Mutual funds are a great tool for investors -- provided they don't come with a hefty price tag. Fortunately, one often costly type of mutual fund has started to disappear.

A mutual fund may exist in several different classes of shares -- usually A, B, and/or C, with a few other options on occasion. In addition to the annual fees all funds charge, Class A shares generally sock you with a front-end load, which can be as high as 5.75% or higher. On a $10,000 investment, you'd fork out $575 from the get-go just to cover the load. Class C shares offer lower loads, but compensate with higher annual fees, which can rack up far greater costs over time.

With Class B shares, the load you'd pay up front for Class A shares is instead spread out over the first few years that you own the fund. If you sell your shares before you finish those payments, the fund company will collect the balance from whatever you make from your sale. That sounds like a sweet deal for fund companies -- so why have many of them recently begun to phase out Class B shares?

Startling differences
Check out the constrast between A and B siblings:


Max. Load*

Expense Ratio

10-Year Avg. Ann. Return

Top Holdings Include

Morgan Stanley Balanced A (BGRAX)




JPMorgan Chase (NYSE:JPM), eBay (NASDAQ:EBAY), Schwab (NASDAQ:SCHW)

Morgan Stanley Balanced B (BGRBX)




Same as above

AIM Large Cap Growth A (LCGAX)




IBM (NYSE:IBM), Occidental Petroleum (NYSE:OXY), Accenture (NYSE:ACN)

AIM Large Cap Growth B (LCGBX)




Same as above

Data: Morningstar.
* Loads are front-end for Class A and back-end for Class B.

Note that the B shares sport lower loads, but not much lower. Meanwhile, their annual fees, the expense ratios, are considerably higher.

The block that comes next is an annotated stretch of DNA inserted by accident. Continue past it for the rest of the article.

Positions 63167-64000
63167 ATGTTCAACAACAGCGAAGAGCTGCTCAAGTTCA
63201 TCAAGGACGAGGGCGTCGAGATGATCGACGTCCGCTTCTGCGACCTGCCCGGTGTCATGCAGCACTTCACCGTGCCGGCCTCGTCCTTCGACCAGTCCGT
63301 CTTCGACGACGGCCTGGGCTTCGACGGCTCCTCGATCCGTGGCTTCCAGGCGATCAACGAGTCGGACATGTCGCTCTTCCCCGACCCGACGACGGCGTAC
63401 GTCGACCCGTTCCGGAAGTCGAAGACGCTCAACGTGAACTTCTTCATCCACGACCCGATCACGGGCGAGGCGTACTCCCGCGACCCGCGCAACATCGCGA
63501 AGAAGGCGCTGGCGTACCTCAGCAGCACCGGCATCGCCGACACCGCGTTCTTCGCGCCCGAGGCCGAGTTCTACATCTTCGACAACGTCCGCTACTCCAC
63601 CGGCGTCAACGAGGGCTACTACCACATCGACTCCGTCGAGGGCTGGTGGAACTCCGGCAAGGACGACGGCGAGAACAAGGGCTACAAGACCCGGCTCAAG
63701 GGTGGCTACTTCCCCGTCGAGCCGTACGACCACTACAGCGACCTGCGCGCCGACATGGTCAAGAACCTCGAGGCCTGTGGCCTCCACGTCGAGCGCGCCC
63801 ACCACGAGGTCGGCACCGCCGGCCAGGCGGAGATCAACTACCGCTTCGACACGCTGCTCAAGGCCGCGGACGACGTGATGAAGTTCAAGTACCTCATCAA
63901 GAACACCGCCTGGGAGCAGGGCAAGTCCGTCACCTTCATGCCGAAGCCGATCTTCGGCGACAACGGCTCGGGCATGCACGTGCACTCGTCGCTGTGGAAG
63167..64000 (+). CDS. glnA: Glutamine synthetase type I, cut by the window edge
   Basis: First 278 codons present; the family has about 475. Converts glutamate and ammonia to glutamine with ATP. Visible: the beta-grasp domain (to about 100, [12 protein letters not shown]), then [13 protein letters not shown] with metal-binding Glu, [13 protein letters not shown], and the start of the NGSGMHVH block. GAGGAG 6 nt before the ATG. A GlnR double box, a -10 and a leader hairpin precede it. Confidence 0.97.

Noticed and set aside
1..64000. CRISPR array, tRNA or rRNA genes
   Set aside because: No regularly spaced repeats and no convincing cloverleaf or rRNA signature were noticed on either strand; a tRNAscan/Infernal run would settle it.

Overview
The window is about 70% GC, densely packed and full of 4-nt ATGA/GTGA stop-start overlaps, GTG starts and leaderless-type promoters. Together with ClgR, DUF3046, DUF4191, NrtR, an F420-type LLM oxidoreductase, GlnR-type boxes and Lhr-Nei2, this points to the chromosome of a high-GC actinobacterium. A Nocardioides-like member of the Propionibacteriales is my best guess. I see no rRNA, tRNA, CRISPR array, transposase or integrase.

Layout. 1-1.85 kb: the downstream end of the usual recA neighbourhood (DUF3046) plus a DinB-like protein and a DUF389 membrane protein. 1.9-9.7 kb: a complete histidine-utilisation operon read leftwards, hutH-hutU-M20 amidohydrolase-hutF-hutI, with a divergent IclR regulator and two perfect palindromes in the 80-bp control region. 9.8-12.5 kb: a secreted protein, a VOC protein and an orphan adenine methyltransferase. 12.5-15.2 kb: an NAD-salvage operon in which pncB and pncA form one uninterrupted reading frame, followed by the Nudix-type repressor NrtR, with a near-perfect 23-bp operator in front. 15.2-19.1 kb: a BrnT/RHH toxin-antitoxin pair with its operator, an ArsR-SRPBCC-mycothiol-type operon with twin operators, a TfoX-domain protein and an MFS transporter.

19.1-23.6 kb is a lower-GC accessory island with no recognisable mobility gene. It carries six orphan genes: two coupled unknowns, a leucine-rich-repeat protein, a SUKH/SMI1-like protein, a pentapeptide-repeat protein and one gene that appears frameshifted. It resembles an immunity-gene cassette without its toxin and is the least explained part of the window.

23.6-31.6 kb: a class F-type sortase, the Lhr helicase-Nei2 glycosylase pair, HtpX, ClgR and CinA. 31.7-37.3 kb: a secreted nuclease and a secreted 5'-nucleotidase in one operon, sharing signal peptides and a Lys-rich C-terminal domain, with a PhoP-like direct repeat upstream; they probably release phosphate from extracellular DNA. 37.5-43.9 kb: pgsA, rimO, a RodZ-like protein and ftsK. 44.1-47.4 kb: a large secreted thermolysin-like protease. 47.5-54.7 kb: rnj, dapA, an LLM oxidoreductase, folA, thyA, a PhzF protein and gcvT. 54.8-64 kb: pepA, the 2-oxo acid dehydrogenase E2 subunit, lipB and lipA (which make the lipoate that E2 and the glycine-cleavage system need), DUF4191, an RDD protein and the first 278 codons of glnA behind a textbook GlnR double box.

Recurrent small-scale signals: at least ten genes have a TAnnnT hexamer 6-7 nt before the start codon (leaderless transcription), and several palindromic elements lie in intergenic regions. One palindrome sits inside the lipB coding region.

Why, then, are fund companies getting rid of Class B shares? Look at 2008, when the stock market dropped almost 40%. If you had $10,000 invested in a fund, and the expenses on your Class B fund were 0.75 percentage points higher than a comparable Class A fund, you'd get a $75 haircut. But if your stake dropped to $6,000 after the market plunged, the fund collecting its take would only get $45. See the problem?

Class B shares may not have served you well in the past, but after 2008, they didn't serve Wall Streeters well, either. As a result, they're being shown the door.

According to The Wall Street Journal, fund families such as Dreyfus, Franklin Templeton, Goldman Sachs (NYSE:GS), and American Century have dropped or are planning to drop their B shares. According to Morningstar and the Investment Company Institute, the B shares made up 7% of all shares in 2000, and just 1% this year. Good riddance.

Steer clear if you can
Even if class B is bidding investors adieu, you're still better off avoiding load funds altogether. There are gobs of no-load funds, and they're well-represented in lists of best-performing and most recommended funds. There's usually no need to buy into a fund with a sales load, especially one whose performance ranks among the market's many lackluster funds.

If, for some reason, you must buy into a fund with an ABC class structure, the best answer depends on your investing horizon. If you only expect to own shares a short time, then Class C is often a better bet, because you avoid a hefty sales charge. For longer periods, Class A may be the best choice -- even though you pay an up-front sales charge, your expenses are typically lower over the years.

Will you miss Class B shares? Is there some advantage to them we've overlooked? Or will you be glad to see them gone? Sound off in the comments below.

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